Wlliam Gilmore Simms
Mellichampe: A Legend of the Santee >> Chapter XL: The Half-Breed Betrays the Tory >> Page 337

image of pageExplore Inside

Page 337

Novel (Romance) | Redfield | 1854
Transcription THE HALF-BREED BETRAYS THE TORY. 337
rewarded. Had you not told me all of this business�had you
suppressed the connection of Captain Barsfield with the de-
sign � I might have accepted your services for Mr. Mclli-
champe ; nay, I must have been driven, by the desperate
situation in which he stands, to consent to his flight under
your direction. And then oh, horrible to think upon ! �my
hand would have been instrumental in his murder. I should
have prepared the snare which was to give his victim to this
bloody man !"
She preserved her coolness, though trembling with the new
emotions which the communication of Blonay had inspired,
and drew from him, by a series of questions, the whole dia-
logue which had taken place between him and the tort'. From
these developments she was persuaded�not that her lover
was likely to escape at the coming trial, and thus defeat the
wishes of his enemy�but that the anxious thirst of Barsfield
for his revenge in person made him unwilling to lose his prey,
even through the hands of the executioner. With this impres-
sion her misery was doubly increased. She saw nothing but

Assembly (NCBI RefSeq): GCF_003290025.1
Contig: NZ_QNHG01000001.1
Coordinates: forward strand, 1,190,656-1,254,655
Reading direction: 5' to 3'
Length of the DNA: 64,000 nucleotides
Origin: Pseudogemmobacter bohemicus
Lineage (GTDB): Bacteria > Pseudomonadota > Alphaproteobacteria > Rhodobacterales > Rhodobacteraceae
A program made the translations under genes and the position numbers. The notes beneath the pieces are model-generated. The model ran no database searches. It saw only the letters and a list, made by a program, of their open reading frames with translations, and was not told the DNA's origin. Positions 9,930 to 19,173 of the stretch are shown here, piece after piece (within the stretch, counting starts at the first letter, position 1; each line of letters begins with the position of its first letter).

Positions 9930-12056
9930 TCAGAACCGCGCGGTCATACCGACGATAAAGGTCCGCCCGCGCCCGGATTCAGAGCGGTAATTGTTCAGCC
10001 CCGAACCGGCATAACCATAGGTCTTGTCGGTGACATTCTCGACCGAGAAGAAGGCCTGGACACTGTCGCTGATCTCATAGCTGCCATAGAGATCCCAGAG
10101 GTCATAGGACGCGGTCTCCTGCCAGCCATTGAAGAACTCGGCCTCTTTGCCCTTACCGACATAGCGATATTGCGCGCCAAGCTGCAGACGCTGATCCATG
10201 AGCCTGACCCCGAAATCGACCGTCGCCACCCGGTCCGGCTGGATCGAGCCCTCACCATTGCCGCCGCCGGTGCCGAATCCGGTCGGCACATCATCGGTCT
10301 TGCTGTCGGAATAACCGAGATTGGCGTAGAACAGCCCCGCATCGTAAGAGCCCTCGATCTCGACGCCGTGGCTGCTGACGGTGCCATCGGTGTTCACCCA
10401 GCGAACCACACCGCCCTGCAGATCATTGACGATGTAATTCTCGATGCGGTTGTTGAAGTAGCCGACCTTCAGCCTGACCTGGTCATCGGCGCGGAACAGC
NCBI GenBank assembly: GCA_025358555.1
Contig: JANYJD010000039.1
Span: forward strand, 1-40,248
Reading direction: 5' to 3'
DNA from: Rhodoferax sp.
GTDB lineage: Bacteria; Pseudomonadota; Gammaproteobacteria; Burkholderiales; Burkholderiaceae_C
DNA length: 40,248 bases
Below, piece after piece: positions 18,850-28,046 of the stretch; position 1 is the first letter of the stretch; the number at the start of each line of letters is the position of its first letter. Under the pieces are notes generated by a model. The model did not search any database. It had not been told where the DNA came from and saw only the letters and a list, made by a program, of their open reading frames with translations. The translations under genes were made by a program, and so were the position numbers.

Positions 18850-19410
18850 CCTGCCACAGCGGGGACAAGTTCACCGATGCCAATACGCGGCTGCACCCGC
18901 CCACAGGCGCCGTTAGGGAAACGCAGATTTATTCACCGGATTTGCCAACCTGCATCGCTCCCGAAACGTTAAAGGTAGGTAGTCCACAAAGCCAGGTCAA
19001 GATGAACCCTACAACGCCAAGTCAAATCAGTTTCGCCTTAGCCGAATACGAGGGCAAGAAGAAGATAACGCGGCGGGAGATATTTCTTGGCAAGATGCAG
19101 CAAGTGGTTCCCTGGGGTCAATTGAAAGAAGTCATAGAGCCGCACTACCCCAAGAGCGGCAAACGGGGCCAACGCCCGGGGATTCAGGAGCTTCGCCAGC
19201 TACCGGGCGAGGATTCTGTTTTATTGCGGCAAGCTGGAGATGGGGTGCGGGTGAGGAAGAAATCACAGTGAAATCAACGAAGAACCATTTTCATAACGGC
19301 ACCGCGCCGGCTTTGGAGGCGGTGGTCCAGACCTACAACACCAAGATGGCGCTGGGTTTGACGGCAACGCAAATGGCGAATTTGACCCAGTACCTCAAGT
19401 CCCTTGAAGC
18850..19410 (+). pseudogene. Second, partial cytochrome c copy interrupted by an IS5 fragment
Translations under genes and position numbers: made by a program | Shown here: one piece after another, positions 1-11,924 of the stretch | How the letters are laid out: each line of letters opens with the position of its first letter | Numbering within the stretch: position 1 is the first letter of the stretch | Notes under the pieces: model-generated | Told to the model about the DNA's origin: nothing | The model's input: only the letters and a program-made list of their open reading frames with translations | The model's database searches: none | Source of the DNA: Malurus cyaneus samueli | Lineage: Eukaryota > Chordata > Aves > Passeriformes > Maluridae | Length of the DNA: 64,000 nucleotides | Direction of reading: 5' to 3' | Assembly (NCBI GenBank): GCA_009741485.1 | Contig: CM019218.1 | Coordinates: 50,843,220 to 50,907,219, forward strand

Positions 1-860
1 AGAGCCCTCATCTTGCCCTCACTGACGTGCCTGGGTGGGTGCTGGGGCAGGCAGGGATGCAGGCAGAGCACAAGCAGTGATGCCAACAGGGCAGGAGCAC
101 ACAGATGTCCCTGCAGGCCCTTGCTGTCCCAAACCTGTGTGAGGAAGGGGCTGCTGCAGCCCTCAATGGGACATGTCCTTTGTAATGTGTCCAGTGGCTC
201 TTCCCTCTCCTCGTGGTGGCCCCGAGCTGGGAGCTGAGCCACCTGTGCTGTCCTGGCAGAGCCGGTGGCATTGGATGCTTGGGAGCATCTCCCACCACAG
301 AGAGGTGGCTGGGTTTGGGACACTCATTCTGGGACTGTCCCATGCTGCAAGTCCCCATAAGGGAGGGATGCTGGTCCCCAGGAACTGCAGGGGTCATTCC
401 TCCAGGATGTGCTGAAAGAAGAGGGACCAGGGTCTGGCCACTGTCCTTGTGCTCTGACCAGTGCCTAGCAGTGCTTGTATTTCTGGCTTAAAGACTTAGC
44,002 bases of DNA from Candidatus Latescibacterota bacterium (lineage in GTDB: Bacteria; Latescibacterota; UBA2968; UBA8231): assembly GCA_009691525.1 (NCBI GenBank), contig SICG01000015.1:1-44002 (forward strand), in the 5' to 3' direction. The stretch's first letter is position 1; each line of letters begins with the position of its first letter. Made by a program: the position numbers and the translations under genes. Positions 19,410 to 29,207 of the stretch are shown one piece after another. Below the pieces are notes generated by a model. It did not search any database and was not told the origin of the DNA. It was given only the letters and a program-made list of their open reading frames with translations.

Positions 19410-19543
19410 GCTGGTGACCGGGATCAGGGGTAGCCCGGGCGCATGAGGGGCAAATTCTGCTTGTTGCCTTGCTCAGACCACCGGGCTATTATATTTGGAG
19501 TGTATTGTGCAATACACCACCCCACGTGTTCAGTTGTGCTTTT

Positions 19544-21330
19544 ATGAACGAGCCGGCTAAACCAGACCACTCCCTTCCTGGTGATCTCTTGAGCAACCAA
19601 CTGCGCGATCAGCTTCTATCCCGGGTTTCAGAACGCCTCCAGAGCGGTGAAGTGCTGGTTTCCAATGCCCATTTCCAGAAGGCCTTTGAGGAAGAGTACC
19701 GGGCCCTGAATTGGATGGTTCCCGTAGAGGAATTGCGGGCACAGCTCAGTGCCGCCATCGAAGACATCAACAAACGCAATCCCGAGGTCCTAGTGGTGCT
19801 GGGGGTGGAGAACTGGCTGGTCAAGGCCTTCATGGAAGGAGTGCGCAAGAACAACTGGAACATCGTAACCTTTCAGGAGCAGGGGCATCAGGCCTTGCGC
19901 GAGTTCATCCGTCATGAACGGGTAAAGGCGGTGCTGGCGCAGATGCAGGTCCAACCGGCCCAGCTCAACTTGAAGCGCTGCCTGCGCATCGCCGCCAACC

dangers and difficulties on every hand. Should Mellichampe
be carried safely to the city, what but a cruel and bitter death
awaited him there ? But could he be carried there in safety ?
This seemed to her impossible. Would he not go under the
custody of Barsfield's creatures? No longer guarded by her
watchful attendance no longer safe from the presence and
the obtrusion of others, would not his enemy then have those
thousand opportunities for working out his vengeance which
now were denied him by the excellent arrangements made by
Tarleton? And if he fled before that period came, what but
the knife or the pistol of the waylaying ruffian could she
expect for him in his flight? As these fears and thoughts
accumulated in her mind, she found herself scarcely able to
maintain a proper firmness iu the presence of the savage. She
accordingly prepared to dismiss him, and had already put in
his hands a small sum of gold, which he did not demur to
receive, when she remembered that it might be of advantage,
and was certainly only her duty, to disclose these circumstances
to Mellichampe before finally rejecting the proposition.
15